Que­bec towns deal with flooding

The Hamilton Spectator - - CANADA & WORLD -

MONTREAL — Que­bec’s pub­lic se­cu­rity min­is­ter asked flood-stricken com­mu­ni­ties to be pa­tient on Tues­day as fore­casts called for more rain this week.

Numer­ous Que­bec mu­nic­i­pal­i­ties that bor­der streams and rivers are deal­ing with floods as heavy pre­cip­i­ta­tion and mild tem­per­a­tures have caused wa­ter lev­els to rise rapidly.

Martin Coi­teux took stock of the sit­u­a­tion in Shaw­ini­gan, Que., about half­way be­tween Montreal and Que­bec City.

“I un­der­stand the sit­u­a­tion, it’s not fun,” Coi­teux said. “But we have to ask ci­ti­zens to be a bit pa­tient, be­cause I think the next few days are not go­ing to be days when things are go­ing to im­prove right away.”

Heavy rain and spring run-off have also caused some roads to wash away and sink­holes to form across the province.

Early Tues­day, two Que­bec pro­vin­cial po­lice of­fi­cers were in­jured when their pa­trol car fell into a sink­hole about a me­tre deep on a ru­ral road in Ste-Genevieve-de-Batis­can, in cen­tral Que­bec.

The 2017 flooding doesn’t match records set in 1974, but the sit­u­a­tion re­mains ex­cep­tional and is ex­pected to re­quire close sur­veil­lance for at least an­other week, Coi­teux said.

Two par­tic­u­larly hard-hit ar­eas are Gatineau and Ri­gaud, just west of Montreal near the On­tario bor­der.

Ri­gaud Mayor Hans Gru­en­wald said he fears the worst and urged res­i­dents to re­in­force rather than re­move the sand­bags pro­tect­ing their homes.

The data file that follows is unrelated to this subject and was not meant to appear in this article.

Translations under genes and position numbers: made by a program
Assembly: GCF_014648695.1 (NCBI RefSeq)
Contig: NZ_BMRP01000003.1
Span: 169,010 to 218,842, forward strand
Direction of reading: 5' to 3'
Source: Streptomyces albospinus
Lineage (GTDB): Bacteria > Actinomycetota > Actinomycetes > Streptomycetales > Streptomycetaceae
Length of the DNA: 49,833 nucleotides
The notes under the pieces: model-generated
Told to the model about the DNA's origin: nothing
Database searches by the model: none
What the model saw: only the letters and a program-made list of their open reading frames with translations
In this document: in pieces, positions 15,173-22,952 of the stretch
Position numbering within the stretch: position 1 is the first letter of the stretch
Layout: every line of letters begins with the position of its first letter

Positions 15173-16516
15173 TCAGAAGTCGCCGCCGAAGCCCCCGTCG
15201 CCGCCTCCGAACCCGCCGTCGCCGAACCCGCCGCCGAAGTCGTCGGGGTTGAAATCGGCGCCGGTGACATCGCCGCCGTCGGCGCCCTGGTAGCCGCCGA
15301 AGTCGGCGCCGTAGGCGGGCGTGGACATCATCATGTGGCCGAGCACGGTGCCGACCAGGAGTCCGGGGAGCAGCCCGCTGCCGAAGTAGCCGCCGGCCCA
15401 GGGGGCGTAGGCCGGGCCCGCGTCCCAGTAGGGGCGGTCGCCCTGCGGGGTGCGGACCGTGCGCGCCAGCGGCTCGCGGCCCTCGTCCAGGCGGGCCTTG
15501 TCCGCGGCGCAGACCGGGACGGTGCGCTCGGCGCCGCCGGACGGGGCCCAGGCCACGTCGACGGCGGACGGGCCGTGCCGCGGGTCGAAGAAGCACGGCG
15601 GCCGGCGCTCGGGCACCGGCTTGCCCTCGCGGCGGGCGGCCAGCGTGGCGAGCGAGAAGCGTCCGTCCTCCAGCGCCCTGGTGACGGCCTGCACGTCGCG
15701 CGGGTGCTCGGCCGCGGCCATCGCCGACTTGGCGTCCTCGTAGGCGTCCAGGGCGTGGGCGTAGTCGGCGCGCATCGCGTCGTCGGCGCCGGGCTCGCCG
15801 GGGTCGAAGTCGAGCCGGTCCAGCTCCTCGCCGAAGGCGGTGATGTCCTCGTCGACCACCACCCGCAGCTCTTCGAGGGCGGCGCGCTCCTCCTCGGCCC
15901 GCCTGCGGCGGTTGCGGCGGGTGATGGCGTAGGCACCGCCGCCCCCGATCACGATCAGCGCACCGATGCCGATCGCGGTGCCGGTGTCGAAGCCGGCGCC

Ri­gaud was un­der a state of emer­gency ear­lier this spring due to flooding from the Ottawa River and the wa­ter has risen again by 10 cen­time­tres or more in some ar­eas since Mon­day.

“We are very wor­ried by the vol­ume of wa­ter we will be re­ceiv­ing in the next 24 to 36 hours,” Gru­en­wald told a news con­fer­ence.

He said an ad­di­tional 6,000 ad­di­tional sand­bags have been or­dered for the flood-stricken town.

Gru­en­wald said res­i­dents should vol­un­tar­ily leave their homes if roads be­come im­pass­able due to flooding.

The town has re­sources ready to help dis­placed res­i­dents.

A shut­tle ser­vice is avail­able for ar­eas that can no longer be reached by car be­cause of wa­ter ac­cu­mu­la­tion of be­tween 30 and 80 cen­time­tres, Gru­en­wald added.

Coi­teux says civil se­cu­rity of­fi­cials in var­i­ous parts of the province have the sit­u­a­tion un­der con­trol and doesn’t be­lieve the province needs the help of Cana­dian Forces per­son­nel. He also added that home­own­ers deal­ing with flooding will ben­e­fit from emer­gency fund­ing from the province.

Fed­eral Pub­lic Safety Min­is­ter Ralph Goodale told re­porters in Ottawa says his gov­ern­ment is ready to help if asked.


Alain Be­langer walks up to his home, Tues­day in Ri­gaud, Que. Numer­ous Que­bec mu­nic­i­pal­i­ties are deal­ing with floods from heavy rains.

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